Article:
Putin, Erdogan agree on need to boost efforts for Syria peace
Sochi, Russia - Russian President Vladimir Putin and his Turkish counterpart Recep Tayyip Erdogan agreed on Monday on the need to boost efforts to achieve a lasting political settlement in Syria.
During four hours of talks at the Black Sea resort of Sochi, in southwest Russia, the two sides agreed on the need to do more to stabilise Syria, Putin said.
“We are united in the need to increase efforts to ensure the long-term stabilisation (of Syria), above all to advance the process of a political settlement,” the Russian leader said after the meeting.
“We agreed that there is now a base which allows us to focus on the political process,” said Erdogan.
The pair last met in Ankara in September, when they agreed to push for the creation of a ‘de-escalation’ zone in Syria’s key northern province of Idlib, in addition to others already proposed.
Russia, along with Iran, is the key backer of Syrian President Bashar Assad. Moscow’s military intervention in Syria is widely seen as tipping the balance in the conflict.
Turkey, however, has backed the rebels seeking Assad’s ouster
“Our relationship has been restored almost to its full capacity,” Putin said ahead of the talks, adding that he was glad to see the Turkish leader.
Their efforts have helped bring about a de-escalation of violence in parts of Syria, though fighting continues.
Turkish Foreign Minister Mevlut Cavusoglu told journal- ists earlier that Ankara was seeking a political solution to the crisis.
“Without a ceasefire we cannot talk about a political solution. Now we have made a lot of achievements and we can pay more attention to the political process,” he said.
Moscow and Ankara have supported negotiations in Kazakhstan’s capital Astana from the start of the year, which have run parallel to talks taking place in Geneva with the backing of the United Nations.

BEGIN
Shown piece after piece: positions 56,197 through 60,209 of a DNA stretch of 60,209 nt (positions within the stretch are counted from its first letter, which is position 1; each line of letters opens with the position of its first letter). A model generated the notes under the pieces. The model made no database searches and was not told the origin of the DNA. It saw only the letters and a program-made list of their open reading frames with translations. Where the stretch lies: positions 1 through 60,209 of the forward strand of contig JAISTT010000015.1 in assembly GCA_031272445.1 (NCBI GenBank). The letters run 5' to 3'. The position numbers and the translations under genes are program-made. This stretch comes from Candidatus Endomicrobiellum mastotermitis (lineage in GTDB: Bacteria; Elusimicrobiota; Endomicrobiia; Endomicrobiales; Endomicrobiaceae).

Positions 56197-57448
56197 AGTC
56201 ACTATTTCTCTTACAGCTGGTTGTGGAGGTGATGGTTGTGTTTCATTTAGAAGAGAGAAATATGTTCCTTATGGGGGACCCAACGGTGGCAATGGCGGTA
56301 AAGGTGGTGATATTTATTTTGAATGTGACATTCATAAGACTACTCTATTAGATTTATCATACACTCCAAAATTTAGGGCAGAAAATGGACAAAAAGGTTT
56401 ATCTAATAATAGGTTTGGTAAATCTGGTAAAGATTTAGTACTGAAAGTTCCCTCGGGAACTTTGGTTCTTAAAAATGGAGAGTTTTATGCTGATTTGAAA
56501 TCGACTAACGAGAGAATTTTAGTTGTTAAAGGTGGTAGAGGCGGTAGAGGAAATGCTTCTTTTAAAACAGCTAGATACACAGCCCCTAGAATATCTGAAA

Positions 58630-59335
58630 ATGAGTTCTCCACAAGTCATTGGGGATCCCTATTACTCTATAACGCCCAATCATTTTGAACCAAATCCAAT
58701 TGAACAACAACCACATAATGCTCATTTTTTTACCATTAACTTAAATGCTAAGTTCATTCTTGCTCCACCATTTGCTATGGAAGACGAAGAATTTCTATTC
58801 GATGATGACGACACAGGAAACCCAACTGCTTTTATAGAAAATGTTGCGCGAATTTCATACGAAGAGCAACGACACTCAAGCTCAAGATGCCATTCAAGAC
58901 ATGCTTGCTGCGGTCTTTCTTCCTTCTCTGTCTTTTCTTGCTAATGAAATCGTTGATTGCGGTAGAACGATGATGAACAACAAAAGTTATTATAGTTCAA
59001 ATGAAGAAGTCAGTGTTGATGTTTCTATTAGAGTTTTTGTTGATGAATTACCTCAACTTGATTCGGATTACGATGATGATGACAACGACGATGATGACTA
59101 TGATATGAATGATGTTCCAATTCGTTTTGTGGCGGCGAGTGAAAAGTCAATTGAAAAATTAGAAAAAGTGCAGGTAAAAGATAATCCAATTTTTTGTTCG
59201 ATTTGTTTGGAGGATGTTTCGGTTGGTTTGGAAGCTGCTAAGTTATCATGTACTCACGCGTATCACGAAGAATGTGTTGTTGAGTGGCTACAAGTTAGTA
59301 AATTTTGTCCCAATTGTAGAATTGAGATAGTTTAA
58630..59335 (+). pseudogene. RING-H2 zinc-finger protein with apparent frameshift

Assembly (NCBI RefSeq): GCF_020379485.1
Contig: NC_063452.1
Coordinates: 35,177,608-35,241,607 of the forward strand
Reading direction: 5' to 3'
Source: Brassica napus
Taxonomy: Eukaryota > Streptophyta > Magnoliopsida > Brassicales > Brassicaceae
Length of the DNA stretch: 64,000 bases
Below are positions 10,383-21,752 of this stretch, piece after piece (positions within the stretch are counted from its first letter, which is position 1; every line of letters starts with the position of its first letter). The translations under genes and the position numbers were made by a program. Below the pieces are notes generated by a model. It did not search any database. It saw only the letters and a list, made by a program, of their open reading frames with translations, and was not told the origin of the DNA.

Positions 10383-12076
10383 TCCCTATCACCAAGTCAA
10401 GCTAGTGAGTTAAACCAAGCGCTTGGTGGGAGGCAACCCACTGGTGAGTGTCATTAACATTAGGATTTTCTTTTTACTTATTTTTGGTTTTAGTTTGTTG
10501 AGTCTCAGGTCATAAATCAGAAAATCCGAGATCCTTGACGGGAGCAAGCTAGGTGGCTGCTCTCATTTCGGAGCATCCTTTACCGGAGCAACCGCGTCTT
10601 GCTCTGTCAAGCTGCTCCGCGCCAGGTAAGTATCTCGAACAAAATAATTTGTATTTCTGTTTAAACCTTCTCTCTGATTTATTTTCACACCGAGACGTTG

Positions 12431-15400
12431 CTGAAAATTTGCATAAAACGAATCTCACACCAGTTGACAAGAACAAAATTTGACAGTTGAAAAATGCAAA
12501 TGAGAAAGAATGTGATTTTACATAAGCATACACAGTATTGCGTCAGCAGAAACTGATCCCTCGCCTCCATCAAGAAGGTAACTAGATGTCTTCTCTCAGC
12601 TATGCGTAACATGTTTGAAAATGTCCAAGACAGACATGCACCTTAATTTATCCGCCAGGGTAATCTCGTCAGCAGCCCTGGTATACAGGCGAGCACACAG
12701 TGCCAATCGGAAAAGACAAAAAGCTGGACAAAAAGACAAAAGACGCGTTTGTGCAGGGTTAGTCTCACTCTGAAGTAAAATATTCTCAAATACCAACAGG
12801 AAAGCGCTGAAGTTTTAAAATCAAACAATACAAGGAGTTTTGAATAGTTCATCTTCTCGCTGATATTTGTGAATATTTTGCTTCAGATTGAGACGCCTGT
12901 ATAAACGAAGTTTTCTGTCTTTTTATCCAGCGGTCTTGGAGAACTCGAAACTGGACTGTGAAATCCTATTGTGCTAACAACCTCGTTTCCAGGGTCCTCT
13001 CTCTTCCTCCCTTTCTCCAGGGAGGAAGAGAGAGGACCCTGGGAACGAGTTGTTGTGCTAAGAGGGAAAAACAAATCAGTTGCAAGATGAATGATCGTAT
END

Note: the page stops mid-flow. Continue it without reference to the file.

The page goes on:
Meanwhile in Syria, airstrikes that ripped through a market in a rebel-held town have killed 61 people, mostly civilians, an updated toll from a monitor said on Tuesday.
Three strikes hit the northern town of Atareb on Monday, the Syrian Observatory for Human Rights said, despite a ‘de-escalation zone’ in place there.
“A number of people died of their wounds, bringing the toll to 61 people, including five children and three policemen.”
The Britain-based monitor said it was not clear whether the bombing raids had been carried out by Syrian government warplanes, or those of its ally Russia.
A photographer saw massive destruction at the scene on Monday, with rubble from damaged buildings covering the street and panicked civilians carrying away the wounded.
Atareb is in the west of Aleppo province, in an area that is part of a ‘de-escalation zone’ agreed under a deal reached earlier this year between Syria’s allies Russia and Iran, and rebel backer Turkey.
Smoke rises from buildings following a strike on a rebel-held area of the Jobar district, east of the Syrian capital Damascus on Saturday